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Updated: September 26, 2009 02:26 IST

Something more to come, says Annadurai

T. S. Subramanian
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Chandrayaan-1 Project Director M. Annadurai. Photo: K Ganesan
The Hindu Chandrayaan-1 Project Director M. Annadurai. Photo: K Ganesan

The discovery of water by the Moon Mineralogy Mapper (M3) on board the Chandrayaan-1 “is the first of the findings by the instrument, and we expect more things to come to light in the coming weeks,” Project Director of Chandrayaan-1 M. Annadurai said.

Mr. Annadurai said locating water ice on the moon was one of the objectives of the mission. “There is something more to come.” The mission was “technically 100 per cent successful.” Enormous data was received from all the 11 instruments flown on the spacecraft, and they were being studied.

‘A global discovery’

Principal Scientist for the mission J.N. Goswami called the finding of traces of water “a global discovery and something very important in global science.”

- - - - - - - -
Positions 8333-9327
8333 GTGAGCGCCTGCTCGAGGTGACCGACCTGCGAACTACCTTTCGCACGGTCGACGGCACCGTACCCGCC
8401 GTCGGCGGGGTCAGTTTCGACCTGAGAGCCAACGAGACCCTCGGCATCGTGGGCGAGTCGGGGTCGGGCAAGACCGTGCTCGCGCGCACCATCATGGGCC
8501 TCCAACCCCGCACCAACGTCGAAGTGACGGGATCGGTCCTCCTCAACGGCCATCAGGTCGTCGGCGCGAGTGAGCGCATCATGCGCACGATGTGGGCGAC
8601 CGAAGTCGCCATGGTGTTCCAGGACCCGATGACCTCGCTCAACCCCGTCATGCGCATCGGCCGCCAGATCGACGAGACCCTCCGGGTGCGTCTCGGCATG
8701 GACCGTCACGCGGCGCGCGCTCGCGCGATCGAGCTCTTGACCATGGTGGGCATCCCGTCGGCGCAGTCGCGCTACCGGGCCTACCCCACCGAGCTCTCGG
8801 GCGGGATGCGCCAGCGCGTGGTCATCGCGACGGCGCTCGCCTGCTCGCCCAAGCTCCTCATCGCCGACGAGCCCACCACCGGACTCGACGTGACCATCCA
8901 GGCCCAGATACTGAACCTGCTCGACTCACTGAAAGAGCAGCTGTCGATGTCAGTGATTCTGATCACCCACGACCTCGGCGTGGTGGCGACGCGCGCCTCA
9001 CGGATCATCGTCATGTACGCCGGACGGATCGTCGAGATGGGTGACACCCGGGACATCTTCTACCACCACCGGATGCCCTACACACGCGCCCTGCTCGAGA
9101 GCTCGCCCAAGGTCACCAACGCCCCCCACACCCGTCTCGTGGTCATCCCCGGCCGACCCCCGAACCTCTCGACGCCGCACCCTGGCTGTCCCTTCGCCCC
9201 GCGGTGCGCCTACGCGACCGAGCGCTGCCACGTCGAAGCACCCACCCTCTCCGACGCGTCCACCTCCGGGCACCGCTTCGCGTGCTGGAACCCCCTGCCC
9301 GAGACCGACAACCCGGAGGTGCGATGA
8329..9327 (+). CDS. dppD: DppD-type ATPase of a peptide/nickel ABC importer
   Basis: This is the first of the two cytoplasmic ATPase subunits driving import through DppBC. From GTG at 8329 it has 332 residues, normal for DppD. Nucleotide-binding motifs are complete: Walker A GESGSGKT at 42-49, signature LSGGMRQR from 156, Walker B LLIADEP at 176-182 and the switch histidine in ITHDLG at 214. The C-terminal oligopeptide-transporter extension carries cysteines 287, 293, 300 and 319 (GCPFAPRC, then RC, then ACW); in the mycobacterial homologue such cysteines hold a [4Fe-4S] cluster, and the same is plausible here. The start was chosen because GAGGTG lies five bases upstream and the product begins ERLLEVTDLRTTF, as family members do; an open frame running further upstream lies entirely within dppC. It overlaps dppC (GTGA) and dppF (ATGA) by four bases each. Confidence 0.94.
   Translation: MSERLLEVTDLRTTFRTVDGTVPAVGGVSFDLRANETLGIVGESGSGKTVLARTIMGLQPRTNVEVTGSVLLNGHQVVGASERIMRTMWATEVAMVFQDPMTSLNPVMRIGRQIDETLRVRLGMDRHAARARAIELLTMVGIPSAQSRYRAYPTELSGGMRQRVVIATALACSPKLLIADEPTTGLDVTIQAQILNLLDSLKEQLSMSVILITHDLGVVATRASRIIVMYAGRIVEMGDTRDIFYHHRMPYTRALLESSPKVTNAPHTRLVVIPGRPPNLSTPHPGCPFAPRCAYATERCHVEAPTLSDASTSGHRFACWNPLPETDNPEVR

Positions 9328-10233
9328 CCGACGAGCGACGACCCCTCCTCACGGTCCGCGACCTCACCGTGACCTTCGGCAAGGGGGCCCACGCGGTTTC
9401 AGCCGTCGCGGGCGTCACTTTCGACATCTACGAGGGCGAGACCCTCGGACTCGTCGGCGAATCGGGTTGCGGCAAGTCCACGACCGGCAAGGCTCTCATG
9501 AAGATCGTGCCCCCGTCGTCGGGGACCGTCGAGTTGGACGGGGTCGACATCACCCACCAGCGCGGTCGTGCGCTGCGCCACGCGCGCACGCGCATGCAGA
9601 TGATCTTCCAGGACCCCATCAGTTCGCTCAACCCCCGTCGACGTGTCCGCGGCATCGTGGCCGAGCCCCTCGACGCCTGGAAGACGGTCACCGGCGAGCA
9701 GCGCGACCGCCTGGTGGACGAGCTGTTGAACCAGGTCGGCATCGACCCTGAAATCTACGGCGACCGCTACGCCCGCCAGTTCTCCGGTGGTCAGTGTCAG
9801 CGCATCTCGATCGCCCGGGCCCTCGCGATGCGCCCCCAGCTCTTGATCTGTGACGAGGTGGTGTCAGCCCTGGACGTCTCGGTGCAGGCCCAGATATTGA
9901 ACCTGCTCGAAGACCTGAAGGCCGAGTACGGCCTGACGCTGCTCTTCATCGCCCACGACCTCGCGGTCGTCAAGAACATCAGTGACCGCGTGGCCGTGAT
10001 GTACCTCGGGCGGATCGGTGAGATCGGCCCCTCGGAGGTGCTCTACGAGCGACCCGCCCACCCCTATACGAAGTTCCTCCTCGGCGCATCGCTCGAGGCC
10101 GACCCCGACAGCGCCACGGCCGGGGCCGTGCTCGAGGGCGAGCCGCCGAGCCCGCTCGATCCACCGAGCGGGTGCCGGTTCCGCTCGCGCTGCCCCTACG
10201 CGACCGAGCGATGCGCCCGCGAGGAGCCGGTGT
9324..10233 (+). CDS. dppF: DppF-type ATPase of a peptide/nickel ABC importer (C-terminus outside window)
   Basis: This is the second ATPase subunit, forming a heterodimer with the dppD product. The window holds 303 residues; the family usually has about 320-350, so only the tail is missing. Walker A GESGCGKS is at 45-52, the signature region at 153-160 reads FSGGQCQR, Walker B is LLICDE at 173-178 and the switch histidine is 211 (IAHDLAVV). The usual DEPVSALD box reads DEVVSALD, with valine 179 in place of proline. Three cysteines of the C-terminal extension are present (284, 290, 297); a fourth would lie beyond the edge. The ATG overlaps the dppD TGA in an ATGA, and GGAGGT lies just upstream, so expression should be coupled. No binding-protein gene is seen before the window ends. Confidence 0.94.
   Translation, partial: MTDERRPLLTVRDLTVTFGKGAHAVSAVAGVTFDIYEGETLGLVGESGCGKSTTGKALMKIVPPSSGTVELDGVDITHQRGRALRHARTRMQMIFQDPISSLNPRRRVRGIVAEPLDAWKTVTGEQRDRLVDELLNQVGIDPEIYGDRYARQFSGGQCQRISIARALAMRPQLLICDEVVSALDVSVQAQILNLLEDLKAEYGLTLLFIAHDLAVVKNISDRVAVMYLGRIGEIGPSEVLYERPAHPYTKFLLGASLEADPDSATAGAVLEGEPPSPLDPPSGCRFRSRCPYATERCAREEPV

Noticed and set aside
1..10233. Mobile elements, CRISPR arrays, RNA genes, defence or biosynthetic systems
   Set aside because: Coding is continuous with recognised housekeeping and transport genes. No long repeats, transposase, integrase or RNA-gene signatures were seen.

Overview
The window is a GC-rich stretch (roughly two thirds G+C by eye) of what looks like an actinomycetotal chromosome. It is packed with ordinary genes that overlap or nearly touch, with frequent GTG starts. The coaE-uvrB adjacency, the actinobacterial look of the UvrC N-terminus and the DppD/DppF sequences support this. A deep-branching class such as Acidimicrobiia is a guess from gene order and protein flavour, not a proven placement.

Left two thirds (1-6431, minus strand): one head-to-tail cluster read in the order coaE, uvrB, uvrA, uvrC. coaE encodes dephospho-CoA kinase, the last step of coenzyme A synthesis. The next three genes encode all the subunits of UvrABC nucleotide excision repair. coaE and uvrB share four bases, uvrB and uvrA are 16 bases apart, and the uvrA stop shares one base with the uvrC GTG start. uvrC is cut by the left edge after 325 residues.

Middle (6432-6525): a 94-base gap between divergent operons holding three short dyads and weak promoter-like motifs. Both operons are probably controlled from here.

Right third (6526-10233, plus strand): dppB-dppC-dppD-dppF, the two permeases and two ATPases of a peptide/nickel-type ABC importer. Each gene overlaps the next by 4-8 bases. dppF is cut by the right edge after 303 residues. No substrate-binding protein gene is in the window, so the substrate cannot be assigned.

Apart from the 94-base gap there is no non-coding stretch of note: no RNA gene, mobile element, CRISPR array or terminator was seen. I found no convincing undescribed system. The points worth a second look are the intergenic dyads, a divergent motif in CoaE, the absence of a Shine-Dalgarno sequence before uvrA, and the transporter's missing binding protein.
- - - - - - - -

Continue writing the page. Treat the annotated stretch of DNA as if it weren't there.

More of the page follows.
Critical observations

He said, “Scientists involved in the mission were doing critical observations of the data for the past two months-and-half, and we feel good that something has turned up.”

Dr. Goswami said: “We cannot say right now what the implications of this discovery are. We have only found that something [the traces of water] is there on the top surface of the lunar soil. We should know what is there inside. The Mini Synthetic Aperture Radar (Mini-SAR) and the Lunar Reconnaissance Orbiter (LRO) will help us to do that.”

ISRO officials indicated that there were possibilities that the Mini-SAR might have found water ice in the permanently shadowed polar regions of the moon. “If water is there on the top surface of the lunar soil, there is the possibility of water ice existing below the surface in the permanently shadowed polar regions. Chances are there,” they pointed out.

The Mini-SAR was developed jointly by the Applied Physics Laboratory of Johns Hopkins University and the Naval Air Warfare Centre, both in the U.S., and it came through NASA.

The NASA’s LRO is now orbiting the moon. The Lunar Crater Observation and Sensing Satellite on it will be crashed on to a deep crater in the moon’s South Pole, and the dust particles kicked up by the impact will be imaged by 50 telescopes around the world.

The particles will be analysed for the presence of water ice or hydrogen on the moon.

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